The film cuts to the closing credits from a shot of the top apparently starting to show an ever so faint wobble, inviting speculation about whether the final sequence was reality or another dream. Nolan confirmed that the ambiguity was deliberate, saying, I ve been asked the question more times than I ve ever been asked any other question about any other film I ve made... What s funny to me is that people really do expect me to answer it. The film s script concludes with Behind him, on the table, the spinning top is STILL SPINNING. And we—FADE OUT . Nolan said, I put that cut there at the end, imposing an ambiguity from outside the film. That always felt the right ending to me—it always felt like the appropriate kick to me... The real point of the scene—and this is what I tell people—is that Cobb isn t looking at the top. He s looking at his kids. He s left it behind. That s the emotional significance of the thing. Also, Michael Caine explained his interpretation of the ending, saying, If I m there it s real, because I m never in the dream. I m the guy who invented the dream.

Mark Fisher argued that a century of cultural theory cautions against accepting the author s interpretation as anything more than a supplementary text, and this all the more so given the theme of the instability of any one master position in Nolan s films. Therein the manipulator is often the one who ends up manipulated, and Cobb s not caring about whether or not his world is real may be the price of his happiness and release.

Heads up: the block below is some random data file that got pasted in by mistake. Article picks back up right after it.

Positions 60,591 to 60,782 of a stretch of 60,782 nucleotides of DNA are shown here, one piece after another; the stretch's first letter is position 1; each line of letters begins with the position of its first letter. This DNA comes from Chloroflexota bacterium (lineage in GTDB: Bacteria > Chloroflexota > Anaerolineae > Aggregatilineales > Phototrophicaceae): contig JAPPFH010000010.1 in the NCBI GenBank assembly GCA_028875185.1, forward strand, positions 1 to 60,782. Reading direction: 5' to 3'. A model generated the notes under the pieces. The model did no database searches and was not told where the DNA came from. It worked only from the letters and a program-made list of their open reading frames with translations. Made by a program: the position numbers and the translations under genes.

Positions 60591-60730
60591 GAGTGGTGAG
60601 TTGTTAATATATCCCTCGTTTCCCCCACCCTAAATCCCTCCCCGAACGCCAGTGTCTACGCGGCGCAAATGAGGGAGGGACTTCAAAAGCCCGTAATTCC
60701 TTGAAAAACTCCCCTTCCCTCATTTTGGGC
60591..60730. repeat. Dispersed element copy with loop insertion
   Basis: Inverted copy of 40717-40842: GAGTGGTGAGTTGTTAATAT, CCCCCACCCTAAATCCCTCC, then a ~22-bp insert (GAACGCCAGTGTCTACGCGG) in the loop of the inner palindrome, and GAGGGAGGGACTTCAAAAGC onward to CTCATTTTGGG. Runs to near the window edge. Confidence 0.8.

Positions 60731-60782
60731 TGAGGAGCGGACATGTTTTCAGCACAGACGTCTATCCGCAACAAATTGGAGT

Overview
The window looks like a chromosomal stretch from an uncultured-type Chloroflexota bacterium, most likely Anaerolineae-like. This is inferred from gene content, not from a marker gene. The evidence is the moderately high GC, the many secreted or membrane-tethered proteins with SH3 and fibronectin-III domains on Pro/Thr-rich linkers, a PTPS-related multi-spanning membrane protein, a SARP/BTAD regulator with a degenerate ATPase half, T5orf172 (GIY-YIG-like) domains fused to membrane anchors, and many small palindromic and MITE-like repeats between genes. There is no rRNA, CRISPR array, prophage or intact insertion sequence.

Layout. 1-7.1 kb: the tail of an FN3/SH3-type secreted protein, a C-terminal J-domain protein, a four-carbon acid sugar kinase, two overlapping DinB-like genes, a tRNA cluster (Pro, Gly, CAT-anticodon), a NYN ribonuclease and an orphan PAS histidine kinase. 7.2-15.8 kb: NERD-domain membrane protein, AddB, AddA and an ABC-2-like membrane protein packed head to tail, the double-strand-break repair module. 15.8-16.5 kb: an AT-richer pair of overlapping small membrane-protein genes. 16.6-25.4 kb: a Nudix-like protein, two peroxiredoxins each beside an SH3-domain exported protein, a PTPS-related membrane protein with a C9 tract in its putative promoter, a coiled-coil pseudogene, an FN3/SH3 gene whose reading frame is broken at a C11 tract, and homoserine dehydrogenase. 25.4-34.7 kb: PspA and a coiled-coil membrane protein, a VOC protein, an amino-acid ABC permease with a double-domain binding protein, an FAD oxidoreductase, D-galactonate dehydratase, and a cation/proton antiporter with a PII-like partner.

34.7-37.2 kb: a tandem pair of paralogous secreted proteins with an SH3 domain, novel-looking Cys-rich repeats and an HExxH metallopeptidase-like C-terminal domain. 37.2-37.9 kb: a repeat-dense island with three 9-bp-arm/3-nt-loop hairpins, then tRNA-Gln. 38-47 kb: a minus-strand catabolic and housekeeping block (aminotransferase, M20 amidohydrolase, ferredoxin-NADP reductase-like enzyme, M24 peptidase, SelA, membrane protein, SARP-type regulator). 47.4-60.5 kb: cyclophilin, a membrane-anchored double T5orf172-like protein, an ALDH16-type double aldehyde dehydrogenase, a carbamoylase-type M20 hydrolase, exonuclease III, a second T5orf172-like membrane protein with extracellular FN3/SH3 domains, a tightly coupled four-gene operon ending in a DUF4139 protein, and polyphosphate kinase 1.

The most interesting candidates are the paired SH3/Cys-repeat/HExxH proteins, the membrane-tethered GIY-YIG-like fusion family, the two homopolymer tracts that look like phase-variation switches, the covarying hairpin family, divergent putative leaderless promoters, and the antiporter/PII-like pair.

Warner Bros. spent US$100 million marketing the film. Although Inception was not part of an existing franchise, Sue Kroll, president of Warner s worldwide marketing, said the company believed it could gain awareness due to the strength of Christopher Nolan as a brand . Kroll declared that We don t have the brand equity that usually drives a big summer opening, but we have a great cast and a fresh idea from a filmmaker with a track record of making incredible movies. If you can t make those elements work, it s a sad day. The studio also tried to maintain a campaign of secrecy—as reported by the Senior VP of Interactive Marketing, Michael Tritter, You have this movie which is going to have a pretty big built in fanbase... but you also have a movie that you are trying to keep very secret. Chris really likes people to see his movies in a theater and not see it all beforehand so everything that you do to market that—at least early on—is with an eye to feeding the interest to fans.